A bond is a debt certificate and a stock is an equity certificate. Before an investor buys a bond at par he should ask "What can go wrong?" If everything goes right he will only get back an interest rate of return while holding the bond plus his principal on the bond's maturity date. But if things go wrong he will be stuck with a loss; therefore he must avoid risk. With a stock it's different and when determining its suitability as an investment the investor should ask "What can go right?"
It is the successful assumption of risk that produces significant investment gains in the form of dividends and/or capital gains. (1) The dividends I receive as an investor are those declared by the company's management. Therefore, I need to know about the merits of the corporate development program that make dividend payments possible; those merits also affect the way the investment community (aka Mr. Market) prices the stock. And (2), when things go right the capital gain (or loss) I achieve results from a favorable (unfavorable) response by Mr. Market and the price at which I am able to sell it.
Mr. Market is the adjudicator who re-prices the stock daily and he doesn't ring a bell when the price is topping or bottoming. Therefore, (3) due diligence dictates that I rely on both fundamental and technical analysis when making investment decisions: the former tells me "what" stock to buy (or avoid) and the later tells me "when" to buy or sell it. Neither discipline can provide all of the answers for picking winners in the stock market; but the two together can be better than either alone.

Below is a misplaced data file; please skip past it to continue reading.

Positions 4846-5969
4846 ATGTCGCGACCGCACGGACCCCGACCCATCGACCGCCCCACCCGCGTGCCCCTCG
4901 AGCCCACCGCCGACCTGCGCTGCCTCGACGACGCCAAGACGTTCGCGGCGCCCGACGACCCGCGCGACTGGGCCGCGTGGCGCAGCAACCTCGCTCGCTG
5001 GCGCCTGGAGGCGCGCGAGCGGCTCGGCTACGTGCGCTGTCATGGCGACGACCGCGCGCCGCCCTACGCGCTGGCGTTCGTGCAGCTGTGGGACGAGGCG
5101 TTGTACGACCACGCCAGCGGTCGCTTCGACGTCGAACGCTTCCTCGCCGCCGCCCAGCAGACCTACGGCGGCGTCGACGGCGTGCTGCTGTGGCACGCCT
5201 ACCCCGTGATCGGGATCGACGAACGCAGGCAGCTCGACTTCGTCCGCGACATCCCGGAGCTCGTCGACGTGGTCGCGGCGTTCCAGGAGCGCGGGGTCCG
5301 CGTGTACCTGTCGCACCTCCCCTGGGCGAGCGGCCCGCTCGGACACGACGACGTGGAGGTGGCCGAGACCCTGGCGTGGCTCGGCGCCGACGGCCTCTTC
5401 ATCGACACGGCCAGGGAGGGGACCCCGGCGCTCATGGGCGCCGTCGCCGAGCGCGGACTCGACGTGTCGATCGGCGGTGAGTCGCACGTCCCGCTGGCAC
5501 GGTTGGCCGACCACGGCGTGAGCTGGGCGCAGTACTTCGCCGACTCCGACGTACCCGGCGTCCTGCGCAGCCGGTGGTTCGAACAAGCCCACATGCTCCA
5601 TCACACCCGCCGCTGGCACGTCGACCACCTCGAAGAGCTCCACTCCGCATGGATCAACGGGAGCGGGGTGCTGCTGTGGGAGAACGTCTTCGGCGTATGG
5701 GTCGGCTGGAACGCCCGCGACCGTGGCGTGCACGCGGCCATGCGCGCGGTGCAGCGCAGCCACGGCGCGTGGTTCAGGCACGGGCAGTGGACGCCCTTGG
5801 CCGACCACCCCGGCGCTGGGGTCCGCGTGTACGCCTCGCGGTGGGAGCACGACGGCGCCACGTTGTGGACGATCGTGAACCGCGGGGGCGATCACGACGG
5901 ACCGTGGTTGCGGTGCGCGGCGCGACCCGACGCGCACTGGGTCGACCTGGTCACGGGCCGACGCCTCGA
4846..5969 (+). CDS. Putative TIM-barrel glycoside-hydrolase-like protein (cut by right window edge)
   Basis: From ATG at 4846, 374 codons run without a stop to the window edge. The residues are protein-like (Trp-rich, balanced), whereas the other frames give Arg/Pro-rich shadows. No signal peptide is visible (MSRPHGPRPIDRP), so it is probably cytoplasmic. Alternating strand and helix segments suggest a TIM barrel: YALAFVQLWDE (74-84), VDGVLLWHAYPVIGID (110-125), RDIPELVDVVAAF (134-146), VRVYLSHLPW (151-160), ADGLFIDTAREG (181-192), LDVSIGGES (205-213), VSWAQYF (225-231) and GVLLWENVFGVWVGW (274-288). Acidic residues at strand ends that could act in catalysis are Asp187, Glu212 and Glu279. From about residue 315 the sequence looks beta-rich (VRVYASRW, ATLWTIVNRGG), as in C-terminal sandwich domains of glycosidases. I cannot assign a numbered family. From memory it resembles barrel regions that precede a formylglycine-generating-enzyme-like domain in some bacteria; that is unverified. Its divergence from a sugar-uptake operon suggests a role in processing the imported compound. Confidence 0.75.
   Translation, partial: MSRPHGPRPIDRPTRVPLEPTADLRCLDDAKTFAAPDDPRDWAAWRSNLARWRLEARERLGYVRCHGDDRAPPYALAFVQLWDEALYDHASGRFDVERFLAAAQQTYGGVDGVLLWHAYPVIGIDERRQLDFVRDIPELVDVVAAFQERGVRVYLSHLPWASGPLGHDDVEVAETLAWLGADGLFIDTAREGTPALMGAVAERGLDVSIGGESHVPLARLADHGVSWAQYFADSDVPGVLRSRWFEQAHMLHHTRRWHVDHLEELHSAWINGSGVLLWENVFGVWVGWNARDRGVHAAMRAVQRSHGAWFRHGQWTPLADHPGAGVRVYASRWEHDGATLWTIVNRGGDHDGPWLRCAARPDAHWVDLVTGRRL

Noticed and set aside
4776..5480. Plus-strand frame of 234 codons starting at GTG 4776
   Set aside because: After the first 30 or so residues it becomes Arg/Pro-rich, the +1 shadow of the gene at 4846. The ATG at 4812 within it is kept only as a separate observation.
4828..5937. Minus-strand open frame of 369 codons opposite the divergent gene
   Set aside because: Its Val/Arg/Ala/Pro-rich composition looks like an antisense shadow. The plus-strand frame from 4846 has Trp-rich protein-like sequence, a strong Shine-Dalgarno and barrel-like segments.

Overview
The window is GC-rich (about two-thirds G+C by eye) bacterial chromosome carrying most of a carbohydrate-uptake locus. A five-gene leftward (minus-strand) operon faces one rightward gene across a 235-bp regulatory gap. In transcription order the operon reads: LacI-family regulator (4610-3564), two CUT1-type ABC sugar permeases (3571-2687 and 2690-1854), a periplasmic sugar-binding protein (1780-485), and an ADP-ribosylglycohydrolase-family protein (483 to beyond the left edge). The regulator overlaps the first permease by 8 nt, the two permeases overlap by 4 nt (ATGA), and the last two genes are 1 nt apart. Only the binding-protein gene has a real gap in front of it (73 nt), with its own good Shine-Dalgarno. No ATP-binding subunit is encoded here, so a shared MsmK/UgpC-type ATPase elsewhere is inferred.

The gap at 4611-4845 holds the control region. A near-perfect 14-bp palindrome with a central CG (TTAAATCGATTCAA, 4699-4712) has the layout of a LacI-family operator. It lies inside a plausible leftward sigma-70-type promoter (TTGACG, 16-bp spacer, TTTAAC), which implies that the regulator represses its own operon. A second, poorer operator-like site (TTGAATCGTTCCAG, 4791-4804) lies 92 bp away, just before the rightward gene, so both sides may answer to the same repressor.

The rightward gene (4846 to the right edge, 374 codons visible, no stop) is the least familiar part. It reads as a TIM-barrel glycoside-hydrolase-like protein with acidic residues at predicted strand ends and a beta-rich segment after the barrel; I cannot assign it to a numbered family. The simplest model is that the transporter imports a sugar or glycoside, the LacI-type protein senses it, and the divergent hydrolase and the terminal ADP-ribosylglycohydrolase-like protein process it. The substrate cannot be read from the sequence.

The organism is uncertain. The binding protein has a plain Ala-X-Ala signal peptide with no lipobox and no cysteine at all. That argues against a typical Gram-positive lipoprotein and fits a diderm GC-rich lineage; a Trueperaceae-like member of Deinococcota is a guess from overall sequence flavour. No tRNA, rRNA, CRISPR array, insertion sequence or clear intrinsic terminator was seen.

Fundamentally, what can go right with Intel (NASDAQ:INTC)?
I would like to write about things that are going right with the subject company, but I am compelled to focus on things that are going wrong. When I was a student at the Wharton School more than 50 years ago, I had a professor by the name of Julius Grodinsky and we used his book "The Seeds of Latent Obsolescence" as our textbook. In one of his classes he spoke about the significance of the recently introduced semiconductor, its potential effect on vacuum tube technology, and why the likes of Sylvania and Philco were in jeopardy. As usual his lecture had good educational value and those companies soon went the way of the dodo bird.
In the 1930's the professor was the first to say that railroading was a declining industry and he was severely criticized by investment bankers because back then the railroads were considered blue chips and the backbone of the economy. But Grodinsky was correct in his assessment and railroading declined in importance as the roles of automobiles, trucks, and airplanes expanded. In retrospect the reasons for such transformation are always crystal clear to all. But before everybody can see one man has to be a visionary; the professor was the one man on occasions other than those cited.